When you think of the word differentiation, do you cringe? I used to hate that word. Why? Well, my first year of teaching–I had student reading levels ranging from K-6th grade (in a 3rd-grade classroom.) Guys and gals, these are the things they do not teach you how to do in college. I kept wondering how am I ever going to teach on their level but still accomplish 3rd-grade material. I am ashamed to say, I am pretty certain my kids would have been better off that year with a different teacher. I tried really hard and sought advice from everyone who was willing to give it, but I still know I failed those kids in many ways.
It is okay though, right? I mean that never happened again, right? Surely that was a one-time thing, right? Nope. The very next year…same situation. So many levels…so little time. However, this time I was more proactive.
I began researching ways to differentiate. I was THE BEST. I had different levels of resources for all of my kids and I was waiting for my teacher of the year award. I would stay super late every afternoon and prep the materials for the next day. I would work ALL weekend. Guess what…I still hated the word differentiation. I knew teaching shouldn’t be that hard. Oh, and PS…teacher of the year was NOT me.
Fast forward to me being a teacher, wife, mom, and adult with a life. I began to work smarter and not harder. Below I am going to give you my top three tips for differentiating in your classroom without staying past contract hours (if you do–stop it, your time is valuable, go home.)
1. Provide Options and Choices
Providing choices and options for students allows the students a chance to be successful on their own level. They will still be accomplishing grade level material but at their level of understanding. How is this done? Through a variety of materials.
- Choice Boards
- Leveled Text
- Group Work (read more and grab resources on cooperative learning HERE.)
To make differentiation easier for you and more beneficial for your students, group your students according to their levels (reading and math.) Some will be strong in reading and have trouble in math. Others will excel in math but struggle in reading. Make groups (private to you) that make sense to you as a teacher. Pull those groups accordingly when working with students for guided reading, guided math, small group skills, tutoring, etc. Having these groups created will help you use your time more wisely. These are also great groups for center work, homework, etc. If you do need to pass out different materials for different levels of students–these groups help tremendously!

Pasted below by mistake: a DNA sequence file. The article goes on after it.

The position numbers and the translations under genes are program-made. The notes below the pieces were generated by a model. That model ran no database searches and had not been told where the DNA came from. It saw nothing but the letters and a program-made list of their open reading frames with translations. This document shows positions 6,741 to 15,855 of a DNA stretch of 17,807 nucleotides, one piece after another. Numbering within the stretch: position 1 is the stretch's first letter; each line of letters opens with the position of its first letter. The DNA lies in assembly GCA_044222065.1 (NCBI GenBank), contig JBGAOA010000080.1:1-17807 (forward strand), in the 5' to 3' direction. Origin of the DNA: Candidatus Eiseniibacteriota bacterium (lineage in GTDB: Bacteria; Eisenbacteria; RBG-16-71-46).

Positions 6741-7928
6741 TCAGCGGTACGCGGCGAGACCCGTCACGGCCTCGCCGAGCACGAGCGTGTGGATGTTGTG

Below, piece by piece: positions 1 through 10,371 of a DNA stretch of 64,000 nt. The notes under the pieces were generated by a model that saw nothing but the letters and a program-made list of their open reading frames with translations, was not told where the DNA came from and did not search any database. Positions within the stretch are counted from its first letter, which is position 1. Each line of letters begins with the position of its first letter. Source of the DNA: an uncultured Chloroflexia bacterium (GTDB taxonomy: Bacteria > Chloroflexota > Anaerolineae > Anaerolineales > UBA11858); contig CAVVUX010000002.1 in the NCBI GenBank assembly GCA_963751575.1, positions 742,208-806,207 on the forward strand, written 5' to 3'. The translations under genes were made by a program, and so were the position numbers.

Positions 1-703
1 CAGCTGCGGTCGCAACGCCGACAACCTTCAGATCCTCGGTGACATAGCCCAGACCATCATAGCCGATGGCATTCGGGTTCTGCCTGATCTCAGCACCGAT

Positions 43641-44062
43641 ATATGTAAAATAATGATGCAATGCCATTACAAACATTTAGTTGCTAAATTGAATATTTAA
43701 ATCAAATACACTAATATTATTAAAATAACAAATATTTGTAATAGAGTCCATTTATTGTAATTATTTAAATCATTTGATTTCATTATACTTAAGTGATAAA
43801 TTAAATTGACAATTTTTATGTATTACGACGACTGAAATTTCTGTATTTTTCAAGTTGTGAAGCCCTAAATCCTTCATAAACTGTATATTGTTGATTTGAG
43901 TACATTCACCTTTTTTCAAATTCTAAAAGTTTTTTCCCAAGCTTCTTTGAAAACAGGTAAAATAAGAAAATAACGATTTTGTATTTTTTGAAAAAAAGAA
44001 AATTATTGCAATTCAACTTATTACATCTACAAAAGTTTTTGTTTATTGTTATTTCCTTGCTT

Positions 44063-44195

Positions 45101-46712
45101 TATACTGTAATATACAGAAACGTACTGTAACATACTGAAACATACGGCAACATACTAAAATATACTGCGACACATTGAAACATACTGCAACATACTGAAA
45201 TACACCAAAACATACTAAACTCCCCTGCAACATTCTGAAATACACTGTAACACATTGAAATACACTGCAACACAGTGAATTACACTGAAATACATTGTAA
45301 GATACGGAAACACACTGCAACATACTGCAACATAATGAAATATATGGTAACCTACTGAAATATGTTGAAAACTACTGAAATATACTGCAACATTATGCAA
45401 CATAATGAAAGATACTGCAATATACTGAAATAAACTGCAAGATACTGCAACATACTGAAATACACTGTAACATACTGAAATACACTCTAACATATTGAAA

3. Implement Goal Setting Journals
Finally, implement goal setting journals. A huge part of differentiation is making sure all students are learning regardless of their levels. That can be SO HARD. Goal setting journals give students the opportunity to set personal (attainable) goals for themselves and succeed. Remember, differentiation isn’t just for lower students. The higher students need to be pushed as well. Goal setting benefits everyone. Here are the guidelines we use for goal setting. The students love setting new goals each week and checking off if they completed their goal.
We just use the SMART acronym but record our goals in our journals! At the end of each week, each child can be proud that they completed a certain amount of goals!
Don’t mistake differentiation for dumbing things down. You MUST teach on your grade level material. However, you can provide multiple opportunities daily for your students to be successful on their own level too. Whether that be a sky-high level or rock bottom low level. All you need is a plan!
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Thank you so much for reading each week!